“Blue carbon” is a term experts use to define the coastal ecosystems that sequester, or store, climate change-causing carbon from the atmosphere. While salt marshes, mangroves and seagrasses make up only a fraction of the vast ocean, they are particularly effective at storing carbon; recent studies have shown that these ecosystems may be able to store an amount of carbon up to five times greater than tropical forests.
Unfortunately, these ecosystems are also in trouble; climate change, coastal development, aquaculture, pollution and many other threats endanger their health and ability to absorb and store enormous amounts of carbon. When degraded or destroyed, blue carbon systems release the carbon stored in them back into the atmosphere, further contributing to climate change.
But efforts to change that are underway. Last week, CI hosted the first Blue Carbon Policy Working Group Workshop — sponsored by CI, the International Union for Conservation of Nature (IUCN) and the International Oceanographic Commission in partnership with the Linden Trust — at our offices in Arlington, Virginia. Many of the participants have already made great progress toward bringing current scientific knowledge on the value of blue carbon to political arenas around the world.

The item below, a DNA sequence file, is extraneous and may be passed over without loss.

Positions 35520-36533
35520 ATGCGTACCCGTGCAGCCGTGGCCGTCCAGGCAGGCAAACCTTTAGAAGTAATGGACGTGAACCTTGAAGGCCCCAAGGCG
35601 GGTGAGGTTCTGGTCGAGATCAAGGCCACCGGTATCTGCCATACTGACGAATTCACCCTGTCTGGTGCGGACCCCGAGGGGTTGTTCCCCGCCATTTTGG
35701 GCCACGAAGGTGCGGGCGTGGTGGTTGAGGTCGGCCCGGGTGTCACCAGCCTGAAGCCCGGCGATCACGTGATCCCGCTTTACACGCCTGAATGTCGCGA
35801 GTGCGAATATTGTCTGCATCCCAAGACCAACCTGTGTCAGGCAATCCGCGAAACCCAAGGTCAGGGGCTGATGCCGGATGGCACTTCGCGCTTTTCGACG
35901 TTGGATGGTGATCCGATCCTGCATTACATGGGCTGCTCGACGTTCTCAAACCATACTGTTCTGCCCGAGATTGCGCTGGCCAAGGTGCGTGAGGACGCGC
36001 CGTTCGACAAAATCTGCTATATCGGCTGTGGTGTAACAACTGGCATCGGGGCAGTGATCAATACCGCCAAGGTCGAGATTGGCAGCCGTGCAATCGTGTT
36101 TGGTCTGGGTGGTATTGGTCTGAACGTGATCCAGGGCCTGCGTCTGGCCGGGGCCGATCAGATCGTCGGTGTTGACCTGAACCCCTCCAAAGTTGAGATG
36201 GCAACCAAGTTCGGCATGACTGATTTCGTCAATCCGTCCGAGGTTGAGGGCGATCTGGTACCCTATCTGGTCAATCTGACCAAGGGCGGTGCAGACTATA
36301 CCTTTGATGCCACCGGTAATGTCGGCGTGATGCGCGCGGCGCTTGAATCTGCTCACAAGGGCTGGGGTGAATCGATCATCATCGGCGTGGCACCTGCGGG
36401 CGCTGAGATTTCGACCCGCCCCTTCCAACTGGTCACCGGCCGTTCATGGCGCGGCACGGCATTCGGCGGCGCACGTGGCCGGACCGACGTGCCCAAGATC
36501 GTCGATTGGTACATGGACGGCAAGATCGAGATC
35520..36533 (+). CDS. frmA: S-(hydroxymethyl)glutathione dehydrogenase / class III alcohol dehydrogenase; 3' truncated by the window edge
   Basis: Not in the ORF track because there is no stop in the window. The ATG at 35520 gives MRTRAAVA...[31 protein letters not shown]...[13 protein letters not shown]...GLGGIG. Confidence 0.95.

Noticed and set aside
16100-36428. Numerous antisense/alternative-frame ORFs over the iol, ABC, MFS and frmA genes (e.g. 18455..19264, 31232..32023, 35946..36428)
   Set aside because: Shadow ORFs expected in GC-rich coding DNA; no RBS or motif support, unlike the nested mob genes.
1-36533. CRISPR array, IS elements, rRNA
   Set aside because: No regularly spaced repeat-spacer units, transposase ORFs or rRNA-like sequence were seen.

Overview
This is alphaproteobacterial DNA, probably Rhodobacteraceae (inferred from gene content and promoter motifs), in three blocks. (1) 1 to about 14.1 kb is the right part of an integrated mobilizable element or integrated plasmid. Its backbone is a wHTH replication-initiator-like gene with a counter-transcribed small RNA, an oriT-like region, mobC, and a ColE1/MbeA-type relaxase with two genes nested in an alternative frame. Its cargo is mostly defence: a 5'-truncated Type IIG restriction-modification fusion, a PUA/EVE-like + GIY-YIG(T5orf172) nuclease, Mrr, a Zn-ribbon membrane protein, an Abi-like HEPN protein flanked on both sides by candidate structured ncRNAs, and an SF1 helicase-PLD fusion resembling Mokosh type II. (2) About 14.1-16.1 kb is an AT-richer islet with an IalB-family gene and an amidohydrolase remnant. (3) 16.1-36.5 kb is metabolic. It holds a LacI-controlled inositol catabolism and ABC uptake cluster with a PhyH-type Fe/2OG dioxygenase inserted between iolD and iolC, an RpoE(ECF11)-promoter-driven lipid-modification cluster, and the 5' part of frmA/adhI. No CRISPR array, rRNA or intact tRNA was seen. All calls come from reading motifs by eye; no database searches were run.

At the workshop, our in-depth discussions led us to develop a strategic framework for including blue carbon ecosystem protection and restoration measures in international policy agreements and building support for funding these efforts. This framework will be implemented globally by the working group, CI and partners over the coming year. Participants in this workshop will carry the strategy developed here to the Blue Carbon Scientific Working Group Workshop in Bali later this month — more on that, later.
Emily Pidgeon is the senior director of strategic marine initiatives in CI’s Global Marine program. To learn more about blue carbon, download our blue carbon factsheet (PDF – 553.09 KB).